A Non-canonical Reticular-Limbic Central Auditory Pathway via Medial Septum Contributes to Fear Conditioning

Neuron. 2018 Jan 17;97(2):406-417.e4. doi: 10.1016/j.neuron.2017.12.010. Epub 2017 Dec 28.


In the mammalian brain, auditory information is known to be processed along a central ascending pathway leading to auditory cortex (AC). Whether there exist any major pathways beyond this canonical auditory neuraxis remains unclear. In awake mice, we found that auditory responses in entorhinal cortex (EC) cannot be explained by a previously proposed relay from AC based on response properties. By combining anatomical tracing and optogenetic/pharmacological manipulations, we discovered that EC received auditory input primarily from the medial septum (MS), rather than AC. A previously uncharacterized auditory pathway was then revealed: it branched from the cochlear nucleus, and via caudal pontine reticular nucleus, pontine central gray, and MS, reached EC. Neurons along this non-canonical auditory pathway responded selectively to high-intensity broadband noise, but not pure tones. Disruption of the pathway resulted in an impairment of specifically noise-cued fear conditioning. This reticular-limbic pathway may thus function in processing aversive acoustic signals.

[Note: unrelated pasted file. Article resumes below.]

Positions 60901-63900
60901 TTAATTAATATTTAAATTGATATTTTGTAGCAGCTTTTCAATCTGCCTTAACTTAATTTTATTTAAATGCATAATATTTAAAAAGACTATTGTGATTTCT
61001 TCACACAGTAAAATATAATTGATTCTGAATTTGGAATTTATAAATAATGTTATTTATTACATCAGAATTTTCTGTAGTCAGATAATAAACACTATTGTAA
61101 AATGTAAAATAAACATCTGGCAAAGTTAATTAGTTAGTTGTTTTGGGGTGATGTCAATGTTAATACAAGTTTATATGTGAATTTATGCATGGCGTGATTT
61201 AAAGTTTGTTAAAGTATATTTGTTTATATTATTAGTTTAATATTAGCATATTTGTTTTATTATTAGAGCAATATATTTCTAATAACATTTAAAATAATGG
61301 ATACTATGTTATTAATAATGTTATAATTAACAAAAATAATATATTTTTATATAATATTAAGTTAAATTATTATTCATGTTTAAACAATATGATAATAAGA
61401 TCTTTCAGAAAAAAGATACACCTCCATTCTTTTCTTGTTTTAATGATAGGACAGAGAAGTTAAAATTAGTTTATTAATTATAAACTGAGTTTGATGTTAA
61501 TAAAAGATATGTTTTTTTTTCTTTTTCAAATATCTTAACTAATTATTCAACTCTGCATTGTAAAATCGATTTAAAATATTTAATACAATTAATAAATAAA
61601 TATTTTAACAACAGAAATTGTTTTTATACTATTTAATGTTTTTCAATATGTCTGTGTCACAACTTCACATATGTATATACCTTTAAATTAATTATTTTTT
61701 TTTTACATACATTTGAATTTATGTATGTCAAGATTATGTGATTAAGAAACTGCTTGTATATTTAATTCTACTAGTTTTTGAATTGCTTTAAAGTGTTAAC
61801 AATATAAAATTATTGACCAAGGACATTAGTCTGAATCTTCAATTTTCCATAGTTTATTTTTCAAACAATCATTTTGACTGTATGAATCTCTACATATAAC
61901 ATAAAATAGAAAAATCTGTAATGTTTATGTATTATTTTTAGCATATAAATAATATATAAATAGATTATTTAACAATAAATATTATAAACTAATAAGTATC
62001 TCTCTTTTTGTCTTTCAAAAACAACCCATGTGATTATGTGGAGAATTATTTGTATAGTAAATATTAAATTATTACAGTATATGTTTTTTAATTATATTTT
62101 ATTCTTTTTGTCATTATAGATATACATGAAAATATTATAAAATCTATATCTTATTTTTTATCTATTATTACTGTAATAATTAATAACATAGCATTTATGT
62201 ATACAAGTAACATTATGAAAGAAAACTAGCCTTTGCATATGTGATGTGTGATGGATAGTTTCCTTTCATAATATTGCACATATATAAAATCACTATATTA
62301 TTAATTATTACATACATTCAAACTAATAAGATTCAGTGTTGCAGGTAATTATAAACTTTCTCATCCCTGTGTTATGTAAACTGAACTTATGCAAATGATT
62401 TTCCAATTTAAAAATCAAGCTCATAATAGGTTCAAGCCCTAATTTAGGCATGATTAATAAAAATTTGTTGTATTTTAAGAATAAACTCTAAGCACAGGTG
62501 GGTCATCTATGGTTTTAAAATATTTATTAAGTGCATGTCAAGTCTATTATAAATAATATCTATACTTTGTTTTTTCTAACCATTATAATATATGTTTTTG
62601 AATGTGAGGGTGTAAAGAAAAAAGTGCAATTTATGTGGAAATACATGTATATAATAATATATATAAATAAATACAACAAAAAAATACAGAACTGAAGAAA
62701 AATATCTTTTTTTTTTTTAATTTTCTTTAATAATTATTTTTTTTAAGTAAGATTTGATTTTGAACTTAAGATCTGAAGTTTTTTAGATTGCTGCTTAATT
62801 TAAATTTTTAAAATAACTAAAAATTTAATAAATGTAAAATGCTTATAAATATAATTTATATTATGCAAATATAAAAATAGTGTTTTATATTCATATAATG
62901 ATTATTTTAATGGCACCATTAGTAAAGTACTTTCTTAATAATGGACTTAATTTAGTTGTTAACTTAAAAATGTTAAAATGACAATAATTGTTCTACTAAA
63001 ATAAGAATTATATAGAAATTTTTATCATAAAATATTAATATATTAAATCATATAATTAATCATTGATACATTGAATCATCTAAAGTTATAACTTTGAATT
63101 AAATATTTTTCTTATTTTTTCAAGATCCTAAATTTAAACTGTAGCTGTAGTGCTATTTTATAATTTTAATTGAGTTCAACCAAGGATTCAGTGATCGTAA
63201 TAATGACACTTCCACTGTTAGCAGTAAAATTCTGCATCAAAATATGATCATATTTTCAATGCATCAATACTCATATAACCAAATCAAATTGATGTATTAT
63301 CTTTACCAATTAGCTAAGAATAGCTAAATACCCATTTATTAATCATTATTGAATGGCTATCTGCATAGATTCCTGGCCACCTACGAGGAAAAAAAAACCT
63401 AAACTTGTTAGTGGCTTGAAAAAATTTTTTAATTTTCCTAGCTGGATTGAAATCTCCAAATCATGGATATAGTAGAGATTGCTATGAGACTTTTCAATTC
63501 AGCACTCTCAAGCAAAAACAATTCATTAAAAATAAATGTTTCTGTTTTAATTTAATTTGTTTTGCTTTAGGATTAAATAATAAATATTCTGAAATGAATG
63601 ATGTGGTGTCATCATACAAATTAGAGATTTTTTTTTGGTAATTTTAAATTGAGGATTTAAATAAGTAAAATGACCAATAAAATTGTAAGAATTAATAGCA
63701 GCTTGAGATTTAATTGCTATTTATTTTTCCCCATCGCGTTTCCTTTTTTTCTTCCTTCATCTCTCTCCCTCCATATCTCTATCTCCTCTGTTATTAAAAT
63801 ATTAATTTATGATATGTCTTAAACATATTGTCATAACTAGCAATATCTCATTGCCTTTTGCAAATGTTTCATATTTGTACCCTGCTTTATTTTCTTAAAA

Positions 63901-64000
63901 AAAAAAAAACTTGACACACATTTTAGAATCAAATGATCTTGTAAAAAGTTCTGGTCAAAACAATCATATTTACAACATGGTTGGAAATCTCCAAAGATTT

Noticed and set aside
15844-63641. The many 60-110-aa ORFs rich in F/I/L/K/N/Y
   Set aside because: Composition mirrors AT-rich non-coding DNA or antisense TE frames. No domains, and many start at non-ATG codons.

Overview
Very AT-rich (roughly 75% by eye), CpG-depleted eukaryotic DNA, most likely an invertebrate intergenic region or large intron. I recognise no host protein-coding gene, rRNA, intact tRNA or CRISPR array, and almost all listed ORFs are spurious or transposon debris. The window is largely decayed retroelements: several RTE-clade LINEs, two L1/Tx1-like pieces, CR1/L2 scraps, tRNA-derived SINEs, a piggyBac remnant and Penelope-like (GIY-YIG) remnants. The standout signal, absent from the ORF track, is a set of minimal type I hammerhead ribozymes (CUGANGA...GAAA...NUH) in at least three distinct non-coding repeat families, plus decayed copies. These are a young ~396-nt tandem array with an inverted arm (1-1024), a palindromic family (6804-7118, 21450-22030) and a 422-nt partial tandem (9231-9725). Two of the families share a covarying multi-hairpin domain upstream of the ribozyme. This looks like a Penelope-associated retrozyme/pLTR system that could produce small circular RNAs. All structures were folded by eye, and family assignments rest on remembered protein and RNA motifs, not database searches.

Keywords: auditory fear conditioning; basal forebrain; entorhinal cortex; lemniscal and nonlemniscal auditory pathway; limbic system; reticular formation; septum complex.

Publication types

  • Research Support, N.I.H., Extramural
  • Research Support, Non-U.S. Gov't

MeSH terms

  • Acoustic Stimulation
  • Animals
  • Auditory Cortex / physiology
  • Auditory Pathways / physiology*
  • Avoidance Learning / physiology*
  • Axonal Transport
  • Cochlear Nucleus / physiology
  • Conditioning, Classical / physiology*
  • Cues
  • Entorhinal Cortex / physiology
  • Fear / physiology*
  • Green Fluorescent Proteins / analysis
  • Limbic System / physiology*
  • Mice
  • Noise / adverse effects
  • Pons / physiology
  • Rabies virus
  • Septal Nuclei / physiology*
  • Single-Cell Analysis


  • Green Fluorescent Proteins